What is equestrian PR?

What is equestrian PR?If you see the term PR and think of Absolutely Fabulous (and can’t imagine Patsy or Edina on a horse), then this blog is for you – what is equestrian PR – and why is it  important for your business?

What is equestrian PR?

Very simply it’s PR with a specialism in equestrian. This means that the person providing the equestrian PR service should have a good knowledge of all things equestrian and equine, should have a strong database of equestrian publications, influencers, websites and more, and should be perfectly placed to get your equestrian brand noticed. Should you got for a niche PR provider? With equestrian I would most definitely say yes. If you work with a non equestrian PR and they don’t know a stifle from a surcingle, your copy with lack authenticity and you’ll look amateur… because the people the PR is contacting are horsey!

PR stands for public relations

PR stands for public relations, whether the word equestrian is in front of it or not, and in essence, this is what it’s all about. Whatever size your company is, whether you’re a sole trader or the head of a huge multinational, the way the public – your customers- see you – well, it matters. And this is no different in the equestrian world. And that’s why equestrian PR (and equestrian PR people and agencies) can help make the world of difference. From here on, I’ll be using the term ‘PR’ to describe the job, so an ‘equestrian PR‘ is someone who deals with public relations for equestrian businesses. Just to be clear!

So, what does an equestrian PR do?

An equestrian PR person isn’t just concerned with helping to improve the relationship between a company and its customers, they also work to maintain channels and work with the equestrian and related media – whether this is printed magazines, websites, bloggers…the list goes on. And, unlike paid for opportunities such as advertising and advertorials, the job of the PR is to generate all of the above in a context that is interesting and engaging without the need to pay for coverage.

So, it’s not all about champagne?

No – it’s quite a job! Equestrian PR, indeed, any PR, sounds like a really glamorous job that involves champagne swilling and air kisses, but, as with so many jobs, it’s hard work. Yes, it’s very rewarding, and when you see a client’s equestrian product featured in a magazine, or a story you created on their behalf, or an opportunity you’ve been working on come together -it’s brilliant – but be under no illusion that it’s easy. It takes a long time to build up contacts, to work out what makes others tick and, ultimately, create stories and opportunities that allow everyone to ‘win’ – your client and the ‘channel’ (whether person, website or magazine) that you’ve decided to work with.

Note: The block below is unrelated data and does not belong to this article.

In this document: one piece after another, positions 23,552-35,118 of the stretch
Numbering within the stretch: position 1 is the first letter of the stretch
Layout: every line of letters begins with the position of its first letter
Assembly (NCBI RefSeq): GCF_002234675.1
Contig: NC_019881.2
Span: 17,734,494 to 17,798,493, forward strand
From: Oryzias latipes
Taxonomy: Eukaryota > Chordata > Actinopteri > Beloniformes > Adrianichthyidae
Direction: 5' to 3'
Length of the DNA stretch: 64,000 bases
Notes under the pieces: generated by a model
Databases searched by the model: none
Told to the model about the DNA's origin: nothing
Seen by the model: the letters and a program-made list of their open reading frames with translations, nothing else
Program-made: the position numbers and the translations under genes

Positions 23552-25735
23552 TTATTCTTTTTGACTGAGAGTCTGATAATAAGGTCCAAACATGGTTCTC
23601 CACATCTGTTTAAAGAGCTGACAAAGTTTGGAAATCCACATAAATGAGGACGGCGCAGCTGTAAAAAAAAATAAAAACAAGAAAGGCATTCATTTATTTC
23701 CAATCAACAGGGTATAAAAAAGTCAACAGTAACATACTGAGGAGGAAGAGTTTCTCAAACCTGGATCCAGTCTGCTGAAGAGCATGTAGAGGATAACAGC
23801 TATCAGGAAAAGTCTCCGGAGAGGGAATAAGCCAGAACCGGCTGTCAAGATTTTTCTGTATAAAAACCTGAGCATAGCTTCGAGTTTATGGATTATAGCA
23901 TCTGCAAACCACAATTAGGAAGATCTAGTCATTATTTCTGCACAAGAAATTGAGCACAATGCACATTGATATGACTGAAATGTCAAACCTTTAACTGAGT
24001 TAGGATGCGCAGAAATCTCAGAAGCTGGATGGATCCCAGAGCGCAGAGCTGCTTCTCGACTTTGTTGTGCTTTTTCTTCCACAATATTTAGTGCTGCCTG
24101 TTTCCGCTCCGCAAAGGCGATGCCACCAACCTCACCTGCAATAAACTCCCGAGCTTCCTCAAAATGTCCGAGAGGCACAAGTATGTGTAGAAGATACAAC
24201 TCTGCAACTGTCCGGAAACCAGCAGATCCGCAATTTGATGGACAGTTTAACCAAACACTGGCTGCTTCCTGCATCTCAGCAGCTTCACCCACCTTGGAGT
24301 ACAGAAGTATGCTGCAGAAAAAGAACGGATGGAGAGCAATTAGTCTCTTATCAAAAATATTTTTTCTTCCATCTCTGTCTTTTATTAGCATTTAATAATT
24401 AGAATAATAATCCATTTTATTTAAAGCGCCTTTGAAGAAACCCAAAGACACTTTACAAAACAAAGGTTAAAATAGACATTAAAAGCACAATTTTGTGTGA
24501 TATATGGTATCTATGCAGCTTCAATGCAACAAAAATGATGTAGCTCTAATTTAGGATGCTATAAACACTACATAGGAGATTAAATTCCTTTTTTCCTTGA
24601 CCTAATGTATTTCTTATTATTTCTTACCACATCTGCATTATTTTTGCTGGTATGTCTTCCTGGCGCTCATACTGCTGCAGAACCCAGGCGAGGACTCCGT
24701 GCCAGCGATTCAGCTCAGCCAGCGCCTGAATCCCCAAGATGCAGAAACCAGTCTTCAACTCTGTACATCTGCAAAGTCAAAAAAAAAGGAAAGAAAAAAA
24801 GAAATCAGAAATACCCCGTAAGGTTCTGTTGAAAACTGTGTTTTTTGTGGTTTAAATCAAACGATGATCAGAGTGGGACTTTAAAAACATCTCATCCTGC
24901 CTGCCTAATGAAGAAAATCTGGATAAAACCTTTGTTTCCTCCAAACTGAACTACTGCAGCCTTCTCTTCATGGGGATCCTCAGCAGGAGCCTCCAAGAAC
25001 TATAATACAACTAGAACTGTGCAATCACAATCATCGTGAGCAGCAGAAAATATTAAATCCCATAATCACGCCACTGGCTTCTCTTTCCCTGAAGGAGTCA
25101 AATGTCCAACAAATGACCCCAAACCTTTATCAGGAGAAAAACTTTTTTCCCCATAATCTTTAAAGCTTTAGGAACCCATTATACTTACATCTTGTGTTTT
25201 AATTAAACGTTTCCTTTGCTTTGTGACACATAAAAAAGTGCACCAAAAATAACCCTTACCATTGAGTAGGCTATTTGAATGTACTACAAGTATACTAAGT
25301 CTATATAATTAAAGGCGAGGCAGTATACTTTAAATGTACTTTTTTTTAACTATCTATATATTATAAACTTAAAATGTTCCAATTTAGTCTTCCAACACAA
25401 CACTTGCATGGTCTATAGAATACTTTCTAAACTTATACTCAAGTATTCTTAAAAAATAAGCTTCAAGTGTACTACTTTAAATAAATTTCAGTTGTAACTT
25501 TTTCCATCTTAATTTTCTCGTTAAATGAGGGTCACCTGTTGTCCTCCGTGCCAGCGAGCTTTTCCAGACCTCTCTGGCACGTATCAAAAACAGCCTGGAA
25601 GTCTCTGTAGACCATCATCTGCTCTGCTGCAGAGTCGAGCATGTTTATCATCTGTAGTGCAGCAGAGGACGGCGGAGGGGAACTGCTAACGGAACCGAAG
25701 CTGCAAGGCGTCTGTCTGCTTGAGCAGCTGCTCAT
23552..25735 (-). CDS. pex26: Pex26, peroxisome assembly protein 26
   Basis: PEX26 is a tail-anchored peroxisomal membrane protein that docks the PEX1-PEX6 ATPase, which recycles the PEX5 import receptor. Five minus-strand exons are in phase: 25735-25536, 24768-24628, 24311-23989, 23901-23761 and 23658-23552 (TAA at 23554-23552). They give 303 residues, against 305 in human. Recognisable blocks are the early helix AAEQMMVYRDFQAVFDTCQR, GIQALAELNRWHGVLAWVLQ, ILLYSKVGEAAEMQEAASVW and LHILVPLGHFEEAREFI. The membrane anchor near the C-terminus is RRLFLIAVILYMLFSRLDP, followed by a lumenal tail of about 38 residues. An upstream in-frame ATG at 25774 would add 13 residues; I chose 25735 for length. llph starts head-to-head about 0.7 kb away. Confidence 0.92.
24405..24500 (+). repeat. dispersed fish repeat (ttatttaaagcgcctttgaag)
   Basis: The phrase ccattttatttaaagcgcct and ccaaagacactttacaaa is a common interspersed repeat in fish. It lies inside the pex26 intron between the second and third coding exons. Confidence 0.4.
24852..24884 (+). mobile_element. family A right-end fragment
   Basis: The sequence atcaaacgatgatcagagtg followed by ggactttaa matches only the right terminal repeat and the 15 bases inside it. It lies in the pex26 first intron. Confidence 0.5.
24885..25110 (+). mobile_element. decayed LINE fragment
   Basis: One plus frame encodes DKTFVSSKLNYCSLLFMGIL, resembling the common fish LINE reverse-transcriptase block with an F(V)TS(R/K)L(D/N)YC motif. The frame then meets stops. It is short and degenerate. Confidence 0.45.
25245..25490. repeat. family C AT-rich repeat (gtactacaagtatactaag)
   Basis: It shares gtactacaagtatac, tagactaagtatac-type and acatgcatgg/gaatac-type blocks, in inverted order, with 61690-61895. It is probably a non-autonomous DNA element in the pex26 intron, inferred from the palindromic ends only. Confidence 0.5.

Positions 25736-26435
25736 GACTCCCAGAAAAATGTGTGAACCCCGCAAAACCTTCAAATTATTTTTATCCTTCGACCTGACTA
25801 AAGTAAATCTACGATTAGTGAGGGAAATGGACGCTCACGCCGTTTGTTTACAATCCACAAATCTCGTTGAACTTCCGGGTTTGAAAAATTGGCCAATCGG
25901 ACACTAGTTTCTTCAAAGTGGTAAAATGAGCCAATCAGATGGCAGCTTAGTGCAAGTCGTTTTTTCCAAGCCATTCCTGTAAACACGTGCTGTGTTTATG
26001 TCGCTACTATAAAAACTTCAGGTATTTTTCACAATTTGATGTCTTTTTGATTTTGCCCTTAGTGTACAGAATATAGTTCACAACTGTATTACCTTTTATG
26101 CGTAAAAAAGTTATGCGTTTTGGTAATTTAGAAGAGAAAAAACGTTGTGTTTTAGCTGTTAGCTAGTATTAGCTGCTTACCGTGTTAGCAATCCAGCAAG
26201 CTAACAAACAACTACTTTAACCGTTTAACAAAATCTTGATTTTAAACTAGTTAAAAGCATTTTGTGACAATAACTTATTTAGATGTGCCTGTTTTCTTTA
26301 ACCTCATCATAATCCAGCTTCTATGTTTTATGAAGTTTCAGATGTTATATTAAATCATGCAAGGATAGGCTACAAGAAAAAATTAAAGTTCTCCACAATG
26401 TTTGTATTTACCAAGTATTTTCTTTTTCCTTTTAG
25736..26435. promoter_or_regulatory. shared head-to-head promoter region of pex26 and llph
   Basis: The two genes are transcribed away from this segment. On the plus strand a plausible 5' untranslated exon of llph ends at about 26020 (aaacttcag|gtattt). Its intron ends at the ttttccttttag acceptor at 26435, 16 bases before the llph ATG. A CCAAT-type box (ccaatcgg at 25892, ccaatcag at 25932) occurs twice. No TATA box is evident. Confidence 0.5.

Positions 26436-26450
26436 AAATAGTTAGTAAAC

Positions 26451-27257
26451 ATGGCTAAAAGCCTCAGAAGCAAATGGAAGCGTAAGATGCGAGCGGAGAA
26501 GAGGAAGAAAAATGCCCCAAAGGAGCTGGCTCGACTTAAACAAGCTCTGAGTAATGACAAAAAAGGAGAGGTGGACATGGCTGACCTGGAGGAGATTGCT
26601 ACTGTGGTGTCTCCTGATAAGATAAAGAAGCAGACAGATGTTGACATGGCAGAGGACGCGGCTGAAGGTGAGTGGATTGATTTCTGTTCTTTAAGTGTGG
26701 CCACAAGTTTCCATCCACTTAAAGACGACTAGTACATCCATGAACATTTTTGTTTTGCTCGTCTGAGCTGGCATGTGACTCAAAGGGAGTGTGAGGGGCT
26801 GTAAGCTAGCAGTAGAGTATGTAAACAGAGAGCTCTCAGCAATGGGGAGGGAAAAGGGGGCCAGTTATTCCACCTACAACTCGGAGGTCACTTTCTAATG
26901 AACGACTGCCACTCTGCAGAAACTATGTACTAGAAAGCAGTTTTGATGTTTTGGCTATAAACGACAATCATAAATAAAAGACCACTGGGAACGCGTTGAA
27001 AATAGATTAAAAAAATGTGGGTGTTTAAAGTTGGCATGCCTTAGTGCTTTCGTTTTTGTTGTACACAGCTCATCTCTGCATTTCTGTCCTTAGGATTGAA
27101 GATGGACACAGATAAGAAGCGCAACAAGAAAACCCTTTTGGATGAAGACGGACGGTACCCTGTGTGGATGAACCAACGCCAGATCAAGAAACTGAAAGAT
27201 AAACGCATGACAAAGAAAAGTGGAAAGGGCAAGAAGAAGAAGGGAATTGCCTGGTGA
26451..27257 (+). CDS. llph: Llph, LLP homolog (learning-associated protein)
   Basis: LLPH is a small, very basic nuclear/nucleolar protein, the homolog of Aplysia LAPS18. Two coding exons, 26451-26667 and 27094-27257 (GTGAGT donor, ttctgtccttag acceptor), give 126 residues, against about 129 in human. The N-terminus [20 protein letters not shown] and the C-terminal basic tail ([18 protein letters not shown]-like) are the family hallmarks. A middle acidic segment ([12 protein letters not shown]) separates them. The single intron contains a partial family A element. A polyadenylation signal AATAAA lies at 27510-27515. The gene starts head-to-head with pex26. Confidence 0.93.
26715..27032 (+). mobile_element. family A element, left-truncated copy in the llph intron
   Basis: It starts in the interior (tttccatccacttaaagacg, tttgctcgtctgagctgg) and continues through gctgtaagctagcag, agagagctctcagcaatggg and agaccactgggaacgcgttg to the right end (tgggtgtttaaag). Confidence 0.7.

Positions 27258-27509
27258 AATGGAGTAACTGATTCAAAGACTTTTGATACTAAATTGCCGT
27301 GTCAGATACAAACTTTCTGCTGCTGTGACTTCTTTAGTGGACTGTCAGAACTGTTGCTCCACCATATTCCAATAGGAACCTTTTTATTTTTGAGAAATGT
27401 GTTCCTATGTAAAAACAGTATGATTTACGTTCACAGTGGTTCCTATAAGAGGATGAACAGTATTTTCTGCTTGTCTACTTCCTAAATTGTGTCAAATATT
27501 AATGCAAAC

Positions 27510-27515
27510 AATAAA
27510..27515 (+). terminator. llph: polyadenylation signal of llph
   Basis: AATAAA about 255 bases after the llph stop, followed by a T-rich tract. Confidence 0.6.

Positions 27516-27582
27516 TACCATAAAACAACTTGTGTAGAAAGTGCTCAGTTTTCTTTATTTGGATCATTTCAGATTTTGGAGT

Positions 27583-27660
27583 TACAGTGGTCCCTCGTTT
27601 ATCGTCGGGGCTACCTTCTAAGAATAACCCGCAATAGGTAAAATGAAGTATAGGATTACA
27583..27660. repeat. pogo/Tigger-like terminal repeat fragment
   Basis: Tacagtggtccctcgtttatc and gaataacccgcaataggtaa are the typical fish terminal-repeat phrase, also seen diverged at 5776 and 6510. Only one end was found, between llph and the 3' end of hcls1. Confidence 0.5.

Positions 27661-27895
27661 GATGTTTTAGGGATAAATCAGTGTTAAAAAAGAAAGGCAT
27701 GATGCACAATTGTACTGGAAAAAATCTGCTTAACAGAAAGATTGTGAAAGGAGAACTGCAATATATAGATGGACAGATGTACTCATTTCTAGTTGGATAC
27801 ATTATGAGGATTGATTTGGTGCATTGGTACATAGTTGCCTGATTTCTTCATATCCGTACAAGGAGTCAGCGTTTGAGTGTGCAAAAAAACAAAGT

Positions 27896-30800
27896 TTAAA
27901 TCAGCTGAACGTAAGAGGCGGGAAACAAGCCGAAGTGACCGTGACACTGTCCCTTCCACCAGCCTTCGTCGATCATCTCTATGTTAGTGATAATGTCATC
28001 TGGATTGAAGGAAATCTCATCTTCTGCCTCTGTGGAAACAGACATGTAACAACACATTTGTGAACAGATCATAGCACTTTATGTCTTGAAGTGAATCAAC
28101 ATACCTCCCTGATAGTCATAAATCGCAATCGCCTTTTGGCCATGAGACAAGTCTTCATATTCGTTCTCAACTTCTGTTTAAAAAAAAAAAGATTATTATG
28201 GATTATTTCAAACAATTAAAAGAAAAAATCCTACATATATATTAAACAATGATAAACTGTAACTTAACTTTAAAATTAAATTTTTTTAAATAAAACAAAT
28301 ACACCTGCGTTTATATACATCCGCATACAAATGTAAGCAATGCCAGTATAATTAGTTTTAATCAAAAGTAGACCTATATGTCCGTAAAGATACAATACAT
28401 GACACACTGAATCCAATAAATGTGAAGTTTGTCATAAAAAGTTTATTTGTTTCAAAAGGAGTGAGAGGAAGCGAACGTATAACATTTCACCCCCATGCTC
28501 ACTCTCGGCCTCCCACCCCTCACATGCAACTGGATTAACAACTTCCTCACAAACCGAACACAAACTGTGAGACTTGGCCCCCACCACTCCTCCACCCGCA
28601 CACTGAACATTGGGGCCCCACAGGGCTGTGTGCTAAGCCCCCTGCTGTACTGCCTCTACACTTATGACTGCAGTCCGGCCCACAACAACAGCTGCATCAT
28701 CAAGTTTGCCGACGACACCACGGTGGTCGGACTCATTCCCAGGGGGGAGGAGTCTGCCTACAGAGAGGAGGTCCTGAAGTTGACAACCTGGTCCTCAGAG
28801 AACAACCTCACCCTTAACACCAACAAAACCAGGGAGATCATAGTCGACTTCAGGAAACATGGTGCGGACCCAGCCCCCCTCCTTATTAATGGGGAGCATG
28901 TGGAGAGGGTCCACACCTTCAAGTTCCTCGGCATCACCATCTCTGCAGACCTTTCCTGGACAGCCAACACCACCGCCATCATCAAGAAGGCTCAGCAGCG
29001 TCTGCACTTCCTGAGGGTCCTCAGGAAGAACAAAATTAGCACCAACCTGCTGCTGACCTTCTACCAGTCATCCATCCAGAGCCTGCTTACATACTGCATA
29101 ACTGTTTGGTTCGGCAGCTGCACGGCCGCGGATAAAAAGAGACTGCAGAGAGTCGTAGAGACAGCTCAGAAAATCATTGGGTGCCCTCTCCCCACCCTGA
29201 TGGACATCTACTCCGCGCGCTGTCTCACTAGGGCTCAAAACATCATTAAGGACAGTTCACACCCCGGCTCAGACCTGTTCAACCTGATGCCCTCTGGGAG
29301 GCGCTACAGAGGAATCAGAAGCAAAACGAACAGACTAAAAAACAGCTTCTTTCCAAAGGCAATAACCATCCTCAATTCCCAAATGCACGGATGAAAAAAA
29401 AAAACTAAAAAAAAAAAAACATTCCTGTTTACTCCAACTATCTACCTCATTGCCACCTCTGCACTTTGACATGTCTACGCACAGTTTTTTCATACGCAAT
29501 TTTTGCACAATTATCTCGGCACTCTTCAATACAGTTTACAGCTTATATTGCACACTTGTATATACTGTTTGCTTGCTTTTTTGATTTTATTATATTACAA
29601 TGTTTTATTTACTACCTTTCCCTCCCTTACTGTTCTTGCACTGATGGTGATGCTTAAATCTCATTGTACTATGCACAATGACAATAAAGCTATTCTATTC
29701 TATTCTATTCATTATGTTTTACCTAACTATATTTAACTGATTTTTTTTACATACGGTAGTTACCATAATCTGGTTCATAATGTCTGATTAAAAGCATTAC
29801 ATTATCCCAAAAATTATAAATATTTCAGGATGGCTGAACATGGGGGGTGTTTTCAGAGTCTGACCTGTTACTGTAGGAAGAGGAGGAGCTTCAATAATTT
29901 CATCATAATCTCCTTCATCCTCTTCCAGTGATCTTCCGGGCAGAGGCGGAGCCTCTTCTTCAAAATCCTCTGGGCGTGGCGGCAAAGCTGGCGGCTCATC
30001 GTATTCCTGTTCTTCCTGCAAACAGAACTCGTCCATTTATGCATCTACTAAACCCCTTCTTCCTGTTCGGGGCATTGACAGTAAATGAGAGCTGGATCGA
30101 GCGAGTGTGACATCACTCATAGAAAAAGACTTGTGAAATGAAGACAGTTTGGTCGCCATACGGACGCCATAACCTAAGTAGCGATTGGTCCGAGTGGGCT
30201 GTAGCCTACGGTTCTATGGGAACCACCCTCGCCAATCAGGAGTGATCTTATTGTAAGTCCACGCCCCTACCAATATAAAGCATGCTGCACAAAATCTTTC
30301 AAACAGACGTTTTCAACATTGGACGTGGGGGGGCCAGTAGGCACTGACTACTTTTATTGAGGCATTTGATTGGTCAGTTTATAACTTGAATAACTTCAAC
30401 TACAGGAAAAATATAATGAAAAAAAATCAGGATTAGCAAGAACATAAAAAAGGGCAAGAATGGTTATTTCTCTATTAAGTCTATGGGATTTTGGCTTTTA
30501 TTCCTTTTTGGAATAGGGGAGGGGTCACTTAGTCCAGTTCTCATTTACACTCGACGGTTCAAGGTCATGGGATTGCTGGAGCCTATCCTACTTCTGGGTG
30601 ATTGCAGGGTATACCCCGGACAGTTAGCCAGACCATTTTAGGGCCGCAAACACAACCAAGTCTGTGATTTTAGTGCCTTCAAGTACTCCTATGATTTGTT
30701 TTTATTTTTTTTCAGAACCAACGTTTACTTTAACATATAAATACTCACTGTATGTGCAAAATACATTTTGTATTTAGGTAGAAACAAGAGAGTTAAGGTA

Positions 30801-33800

As the landscape has changed in recent times, and the equestrian industry and supporting press is no exception, the role of an equestrian PR has changed with it. Now the job does involve more fits better under the marketing banner in some ways, but a lot of opportunities with digital and social media that sit very firmly in the PR area.

Can you do your equestrian PR yourself?

It IS perfectly possible to do you own PR yourself, actually, the coaching service available here helps people do their own equestrian PR through creating lists, engaging with the press and influencers and a whole lot more. However, it’s something that you could outsource very effectively if you choose the right people or person to work with, who will represent you properly (have a look at the country and equestrian PR and marketing page for more info). If you go it alone, you’ll need to dedicate time and energy to connecting with the right people, keeping your finger on the pulse of what’s going on in their publication and how your products could fit in with that. And that’s with all the related media you want to be connected with. This does take a lot of time and you might find, especially as your business grows, that your equestrian PR (and even your equestrian marketing including your advertising spend) is better outsourced to free you up to do things inside your business that only you can do. Alternatively, you might find that with a little help it’s an area you really enjoy and you’d rather outsource something else. If you need a hand with your own PR, through coaching or a more comprehensive service, do contact us.


0 replies

Leave a Reply

Want to join the discussion?
Feel free to contribute!

Leave a Reply